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Sale: 380 / Modern Art, June 04. 2011 in Munich Lot 115

Pablo Picasso - Bacchanale au Taureau noir

Lot description
Linocut in colors
Baer 1253 B g 2 ß (of g 2 ß). Bloch 935. Signed. One of ca. 70 copies from the last state of which ca. 20 unnumbered. On firm wove paper by Arches (with watermark). 52,7 x 64 cm (20,7 x 25,1 in)Sheet: 62 x 75 cm (24,4 x 29,5 in).
Published by Galerie Luise Leiris 1960.

PROVENANCE: Private collection Southern Germany.

Picasso was introduced to art in his early childhood by his father who was an art professor at the Academy in Barcelona. Picasso's early paintings from Paris are influenced by Toulouse-Lautrec, Honoré Daumier and Paul Gauguin. An interest in Art Nouveau and Symbolism culminated in Picasso's 'blue period' in which he concentrated on the depiction of suffering, haggard, slightly anaemic people, reflecting the fin-de-siècle mood of pessimism. In Paris Picasso's contact with innovative art circles led to a new and different style: the 'pink period', which lasted from 1904 to 1906. Delicate pastel colors dominate his works of this period, often depicting scenes from the world of the circus. The 'Demoiselles d'Avignon' of 1907 mark the beginning of his Cubist period in which he exceeded the classical form. The works produced between 1909 and 1912 are considered analytically Cubist: The picture surface is divided into rhythmically ordered sections. From 1912 Picasso also integrated specific objects and began making collages. After a realist phase around 1915 and an interest in Diaghilew's ballet in 1917 Picasso developed a neo-Classicist style. Five years later his interest in Surrealism led to yet another new means of expression. The next turning point in Picasso's oeuvre is marked by 'Guernica' which was painted in 1937. It was commissioned for the Spanish pavilion at the World Exhibition in Paris and publicly criticised the air-raids on the Basque village of Guernica flown by the Franco-friendly German 'Legion Condor' during the Spanish civil war. After the Second World War Picasso retreated to Southern France and began designing and painting ceramic around the middle of the 1940s. During this period he also produced most of his graphic oeuvre: drawings, lithographs, engravings and linoleum cuts. He worked on numerous cycles in which he combined motifs from his own earlier work with historical motifs from Delacroix, Velázquez and Manet.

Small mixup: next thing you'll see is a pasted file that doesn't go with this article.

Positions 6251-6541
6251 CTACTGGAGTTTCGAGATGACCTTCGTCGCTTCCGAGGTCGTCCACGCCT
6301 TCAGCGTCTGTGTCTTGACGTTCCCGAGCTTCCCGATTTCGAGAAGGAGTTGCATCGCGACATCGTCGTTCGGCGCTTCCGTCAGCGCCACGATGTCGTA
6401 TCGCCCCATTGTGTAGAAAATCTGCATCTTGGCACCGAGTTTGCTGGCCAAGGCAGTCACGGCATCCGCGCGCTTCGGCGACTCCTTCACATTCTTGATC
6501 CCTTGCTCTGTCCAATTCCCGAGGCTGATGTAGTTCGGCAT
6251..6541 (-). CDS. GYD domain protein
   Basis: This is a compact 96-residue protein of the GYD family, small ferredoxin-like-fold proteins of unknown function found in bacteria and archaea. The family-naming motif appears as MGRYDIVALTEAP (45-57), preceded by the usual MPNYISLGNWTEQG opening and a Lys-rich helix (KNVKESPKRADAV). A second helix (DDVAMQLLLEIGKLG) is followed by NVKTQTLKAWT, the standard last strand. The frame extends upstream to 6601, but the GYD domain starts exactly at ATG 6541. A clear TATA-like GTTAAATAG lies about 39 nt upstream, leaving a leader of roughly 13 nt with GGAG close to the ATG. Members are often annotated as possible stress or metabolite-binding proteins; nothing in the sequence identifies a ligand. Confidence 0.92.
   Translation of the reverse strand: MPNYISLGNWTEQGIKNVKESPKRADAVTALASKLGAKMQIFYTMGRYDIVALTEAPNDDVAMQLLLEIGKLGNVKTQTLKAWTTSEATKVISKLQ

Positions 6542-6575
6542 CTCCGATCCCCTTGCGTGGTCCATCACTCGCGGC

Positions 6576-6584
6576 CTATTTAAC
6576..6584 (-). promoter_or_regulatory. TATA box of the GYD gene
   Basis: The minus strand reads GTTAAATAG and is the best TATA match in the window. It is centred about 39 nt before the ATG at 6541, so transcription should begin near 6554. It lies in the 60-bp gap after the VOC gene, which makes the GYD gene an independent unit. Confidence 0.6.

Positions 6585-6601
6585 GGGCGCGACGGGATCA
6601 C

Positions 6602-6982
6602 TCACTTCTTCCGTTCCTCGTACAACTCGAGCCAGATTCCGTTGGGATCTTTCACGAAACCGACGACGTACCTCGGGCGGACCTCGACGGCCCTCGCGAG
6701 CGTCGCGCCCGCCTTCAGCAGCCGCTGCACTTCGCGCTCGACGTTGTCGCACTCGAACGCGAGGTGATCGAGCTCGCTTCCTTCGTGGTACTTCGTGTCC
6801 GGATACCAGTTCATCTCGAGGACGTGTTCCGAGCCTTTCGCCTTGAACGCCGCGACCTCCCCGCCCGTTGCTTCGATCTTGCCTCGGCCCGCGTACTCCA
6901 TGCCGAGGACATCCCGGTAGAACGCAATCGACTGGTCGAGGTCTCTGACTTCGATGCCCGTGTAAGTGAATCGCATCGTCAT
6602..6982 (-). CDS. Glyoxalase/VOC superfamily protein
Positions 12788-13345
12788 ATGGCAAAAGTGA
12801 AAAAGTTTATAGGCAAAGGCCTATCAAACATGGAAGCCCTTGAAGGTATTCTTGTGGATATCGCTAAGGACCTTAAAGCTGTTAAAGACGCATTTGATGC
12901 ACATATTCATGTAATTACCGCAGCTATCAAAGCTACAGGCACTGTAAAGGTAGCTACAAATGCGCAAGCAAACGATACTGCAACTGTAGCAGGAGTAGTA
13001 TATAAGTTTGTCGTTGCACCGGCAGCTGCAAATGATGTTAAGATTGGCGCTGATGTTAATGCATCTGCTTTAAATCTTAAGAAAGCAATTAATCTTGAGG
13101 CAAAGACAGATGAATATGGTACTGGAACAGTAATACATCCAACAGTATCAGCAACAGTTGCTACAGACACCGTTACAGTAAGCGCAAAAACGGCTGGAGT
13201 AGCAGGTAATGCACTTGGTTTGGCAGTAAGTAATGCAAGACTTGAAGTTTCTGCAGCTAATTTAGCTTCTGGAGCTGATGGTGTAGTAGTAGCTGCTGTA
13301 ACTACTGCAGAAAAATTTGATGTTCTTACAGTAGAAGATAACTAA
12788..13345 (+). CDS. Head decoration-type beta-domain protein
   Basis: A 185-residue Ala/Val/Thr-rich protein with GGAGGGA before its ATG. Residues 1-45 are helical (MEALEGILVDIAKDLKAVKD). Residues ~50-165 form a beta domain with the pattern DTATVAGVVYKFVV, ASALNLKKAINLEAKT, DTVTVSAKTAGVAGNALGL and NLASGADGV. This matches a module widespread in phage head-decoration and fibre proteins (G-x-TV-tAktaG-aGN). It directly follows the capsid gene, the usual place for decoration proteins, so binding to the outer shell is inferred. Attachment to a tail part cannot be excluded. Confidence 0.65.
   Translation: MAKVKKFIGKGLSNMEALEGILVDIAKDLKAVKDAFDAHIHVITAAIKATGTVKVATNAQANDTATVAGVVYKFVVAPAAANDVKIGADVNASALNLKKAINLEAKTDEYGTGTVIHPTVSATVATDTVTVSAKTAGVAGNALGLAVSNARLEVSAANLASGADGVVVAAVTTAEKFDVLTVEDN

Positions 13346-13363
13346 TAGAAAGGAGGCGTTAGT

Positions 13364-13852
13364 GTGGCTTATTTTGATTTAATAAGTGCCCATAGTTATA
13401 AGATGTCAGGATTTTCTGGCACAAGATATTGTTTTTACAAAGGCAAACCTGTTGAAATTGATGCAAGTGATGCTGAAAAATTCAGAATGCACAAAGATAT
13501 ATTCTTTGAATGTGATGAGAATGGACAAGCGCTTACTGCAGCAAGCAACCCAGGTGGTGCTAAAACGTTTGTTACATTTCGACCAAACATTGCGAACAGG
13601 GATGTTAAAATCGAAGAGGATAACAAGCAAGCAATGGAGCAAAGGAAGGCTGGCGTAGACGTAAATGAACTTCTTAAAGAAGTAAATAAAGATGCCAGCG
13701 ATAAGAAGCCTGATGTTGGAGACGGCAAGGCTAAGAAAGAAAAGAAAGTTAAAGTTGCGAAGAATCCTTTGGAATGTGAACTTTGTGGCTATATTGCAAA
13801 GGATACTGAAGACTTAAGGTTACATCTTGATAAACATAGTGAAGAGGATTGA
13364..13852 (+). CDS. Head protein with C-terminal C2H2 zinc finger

Around 1958 Pablo Picasso rediscovered an almost lost graphic technique. The linocut, particularly the linocut in colors, originally used to be Art Nouveau’s preferred printing technique. The easy to cut linoleum allows bolder compositions than the woodcut. Picasso made full use all conceivable opportunities this technique has to offer. This also enables him to a rather unorthodox approach, as it is the case with this sheet. Usually, both in woodcut in colros as well as in linocut in colors – the canon goes from light to dark, however, Picasso partly reversed this process in this piece of art. The light clouds were printed over the blue of the sky at a later point. The almost playful handling of the technique requires sound knowledge and Picasso is notonly an outstanding artist, but also an excellent craftsman. His comprehensive graphic oeuvre is a perfect exampole thereof. Picasso treats his subject just the way he treats the technique. Dancing faun figures that play the flute are among his preferred themes. Picasso‘s bucolica is always archaic and wild, they are part of a temper, which had enabled the artist to dare something extraordinary throughout his entire life.

Picasso is considered the paragon of a modern artist who is forever searching for new means of expression. His enormous oeuvre is full of contrasts, broke with all academic restrictions and liberated art in the 20th century. [KD].

Pablo Picasso
Bacchanale au Taureau noir, 1959.
Linocut in colors
€ 45,000 / $ 51,300
€ 53,680 / $ 61.195

(incl. 22% surcharge)

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